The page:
Sara Sjölin's Special
Andy Kaufman famously said, “I never told a joke in my life.” I think this sentiment most accurately encapsulates the work of Sara Sjölin. Though the final product is often cloaked in a comical tone the underlying structure of her pieces are composed of discomfort and agony. This is the foundational element of all comedy.
“These people are paying to laugh at your pain. And it made him angry because that shit was really hurting him, and everyone’s like, “Oh, we love you. You’re great.” And he’s like, “What? You know how painful that shit was I had to go through to make you laugh?”
– Mike Epps on Richard Pryor
There are always two sides of comedy- the inner-life and the outer-life. What’s presented to an audience is the aftermath of a period of internal reflection. Sjölin’s exhibition at Fiancé could be considered a physical manifestation of this idea. On the exterior wall of the exhibition space the artist has mounted two large television screens to display her videos. The first piece, Hotel Scene (2020), depicts Sjölin as the musical entertainment for a hotel lounge. In her own words she chose to do this without, “ever having attempted to make music before.” She plays with the idea of musicians being praised for their vulnerability. Not some lip-synch-ing fake, but like Taylor Swift crying in her bedroom.
Accompanied by a piano Sjölin croons,
you just come up with a melody from nowhere…
somehow you have to repeat the melody…
if you repeat the melody then…
well it’s hopeless…
Housed inside the exhibition space is an aged newspaper clipping, aptly titled My dad played the clarinet as a little child (1956/ 2020.) At the end of Hotel Scene Sjölin begins to reminisce about her father’s time as a musician before the video abruptly cuts off. The rediscovery of this newspaper fragment led Sjölin to question her identity as an artist. Her attempts to harness the musical genes she’s surely inherited have failed as the hotel guests yawn and look generally exacerbated by her lackluster performance.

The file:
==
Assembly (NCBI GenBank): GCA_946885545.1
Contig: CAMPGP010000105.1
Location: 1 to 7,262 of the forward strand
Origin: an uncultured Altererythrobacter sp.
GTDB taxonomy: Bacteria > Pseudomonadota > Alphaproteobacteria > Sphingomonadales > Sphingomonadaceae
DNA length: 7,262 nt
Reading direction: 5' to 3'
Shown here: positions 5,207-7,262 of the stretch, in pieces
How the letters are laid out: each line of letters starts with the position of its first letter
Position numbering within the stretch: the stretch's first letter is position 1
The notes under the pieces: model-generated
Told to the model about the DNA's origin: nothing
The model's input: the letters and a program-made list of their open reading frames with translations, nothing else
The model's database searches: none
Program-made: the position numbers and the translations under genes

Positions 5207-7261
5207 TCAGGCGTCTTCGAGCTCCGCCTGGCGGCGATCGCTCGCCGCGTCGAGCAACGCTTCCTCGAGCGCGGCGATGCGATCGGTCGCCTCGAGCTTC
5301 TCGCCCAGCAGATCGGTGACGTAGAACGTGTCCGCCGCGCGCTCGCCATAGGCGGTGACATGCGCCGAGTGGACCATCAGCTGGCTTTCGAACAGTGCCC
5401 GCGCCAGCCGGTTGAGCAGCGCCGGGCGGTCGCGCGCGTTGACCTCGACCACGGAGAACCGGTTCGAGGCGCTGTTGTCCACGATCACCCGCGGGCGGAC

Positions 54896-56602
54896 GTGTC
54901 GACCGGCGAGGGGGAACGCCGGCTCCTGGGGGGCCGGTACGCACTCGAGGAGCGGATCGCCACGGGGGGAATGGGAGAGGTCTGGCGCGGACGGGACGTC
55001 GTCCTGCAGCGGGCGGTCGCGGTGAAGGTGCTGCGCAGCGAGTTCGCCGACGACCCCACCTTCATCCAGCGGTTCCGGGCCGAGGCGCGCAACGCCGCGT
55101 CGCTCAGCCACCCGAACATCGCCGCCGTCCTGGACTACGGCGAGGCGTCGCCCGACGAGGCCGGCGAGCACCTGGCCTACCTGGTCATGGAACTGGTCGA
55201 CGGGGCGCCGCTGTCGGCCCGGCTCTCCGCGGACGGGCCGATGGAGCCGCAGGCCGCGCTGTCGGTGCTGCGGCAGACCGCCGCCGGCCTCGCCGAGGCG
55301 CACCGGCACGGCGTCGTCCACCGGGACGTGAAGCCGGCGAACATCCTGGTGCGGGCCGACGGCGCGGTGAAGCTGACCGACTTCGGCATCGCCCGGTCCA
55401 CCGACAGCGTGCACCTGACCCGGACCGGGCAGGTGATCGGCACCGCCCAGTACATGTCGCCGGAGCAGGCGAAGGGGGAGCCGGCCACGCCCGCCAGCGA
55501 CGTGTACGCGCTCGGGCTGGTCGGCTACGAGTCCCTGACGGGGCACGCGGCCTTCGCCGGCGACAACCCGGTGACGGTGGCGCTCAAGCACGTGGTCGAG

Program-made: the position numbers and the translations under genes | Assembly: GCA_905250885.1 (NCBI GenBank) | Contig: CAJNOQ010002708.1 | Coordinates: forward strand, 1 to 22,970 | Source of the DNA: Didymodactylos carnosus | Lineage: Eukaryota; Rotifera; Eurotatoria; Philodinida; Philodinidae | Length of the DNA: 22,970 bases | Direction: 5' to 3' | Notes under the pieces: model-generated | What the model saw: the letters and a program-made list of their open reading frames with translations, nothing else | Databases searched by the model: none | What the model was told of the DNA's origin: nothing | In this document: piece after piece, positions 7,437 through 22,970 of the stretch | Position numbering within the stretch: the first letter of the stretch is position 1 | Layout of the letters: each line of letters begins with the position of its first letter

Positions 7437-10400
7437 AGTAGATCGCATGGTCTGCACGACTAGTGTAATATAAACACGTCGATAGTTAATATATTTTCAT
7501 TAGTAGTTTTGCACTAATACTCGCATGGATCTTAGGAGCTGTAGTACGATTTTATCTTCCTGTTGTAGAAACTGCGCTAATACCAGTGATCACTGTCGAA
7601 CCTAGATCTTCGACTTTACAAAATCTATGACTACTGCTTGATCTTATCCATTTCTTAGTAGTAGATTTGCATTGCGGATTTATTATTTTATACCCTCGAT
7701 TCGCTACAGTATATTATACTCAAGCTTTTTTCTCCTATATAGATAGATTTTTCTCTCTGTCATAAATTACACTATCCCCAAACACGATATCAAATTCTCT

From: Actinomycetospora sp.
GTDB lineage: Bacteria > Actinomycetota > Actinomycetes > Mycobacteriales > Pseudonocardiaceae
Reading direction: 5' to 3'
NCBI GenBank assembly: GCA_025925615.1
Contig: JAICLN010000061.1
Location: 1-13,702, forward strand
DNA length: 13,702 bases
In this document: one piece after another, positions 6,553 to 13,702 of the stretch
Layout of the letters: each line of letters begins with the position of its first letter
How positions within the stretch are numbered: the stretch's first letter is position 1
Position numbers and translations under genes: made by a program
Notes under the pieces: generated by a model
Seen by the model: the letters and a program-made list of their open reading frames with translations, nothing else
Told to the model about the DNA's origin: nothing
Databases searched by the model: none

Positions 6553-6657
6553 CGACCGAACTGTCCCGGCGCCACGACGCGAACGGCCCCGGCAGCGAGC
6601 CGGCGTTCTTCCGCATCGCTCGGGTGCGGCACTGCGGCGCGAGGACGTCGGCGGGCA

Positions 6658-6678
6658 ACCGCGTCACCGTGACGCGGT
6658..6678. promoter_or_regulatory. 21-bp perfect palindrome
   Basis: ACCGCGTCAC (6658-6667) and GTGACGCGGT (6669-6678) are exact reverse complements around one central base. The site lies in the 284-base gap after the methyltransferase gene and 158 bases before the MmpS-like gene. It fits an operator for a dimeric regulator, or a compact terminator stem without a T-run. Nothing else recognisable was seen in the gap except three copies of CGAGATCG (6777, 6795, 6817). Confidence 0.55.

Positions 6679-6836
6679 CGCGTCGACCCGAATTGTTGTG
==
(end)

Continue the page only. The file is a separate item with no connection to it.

Plenty of comedians have explored the notion of failure. There are the classics like Buster Keaton and Charlie Chaplin, but I’m reminded more of Kristen Schaal’s stand-up special, Live at the Fillmore (2013.) Part way through it totally derails as Schaal stumbles on a word-the audience walks out, and the final scene depicts Schaal, in a futuristic hospital bed, still in a psychosis from the performance. It’s the feeling you have in the moment of failure- you’ll never get over this. I’m constantly in awe of Sjölin’s ability to savor these moments. She even has the discipline to sit in them like a Buddhist monk and stretch the moments to minutes. So it made sense when she began performing Improvised Comedy (2020.) This is the second work presented on the exterior of the space. The videos chronicle Sjölin as she performs her stand-up routine at various clubs across Scandinavia. In her act she recalls her first experience with stand-up comedy, which wasn’t great. The comedian performing began to make fun of Sjölin as she watched from the crowd. Naturally, Sjölin turned the tables in her stand-up act and made fun of the comedians skills for nearly berating an audience member (warranted or not.)
Sjölin’s exploration of stand-up has led her to create a new work for Fiancé. The piece, Blodad Tand (2020,) comes from her recent experience with having a dead tooth removed. The title is a Swedish expression that most closely translates to ‘a taste of blood’ but literally means ‘blood on the tooth.’ Like most comedians Sjölin tends to over analyze things many of us take for granted in our daily lives. She goes as far as to contemplate whether having this dead part of herself removed will free her emotionally in some way.
While I've said all of this is a true and honest expression of emotions I should admit Sjölin is laughing at you and me (because I fell for it.) Everything is prerecorded and lip-synched. I’m not surprised. I always knew Sjölin was a world class musician in disguise as an artist.
Cassidy Toner, September 2020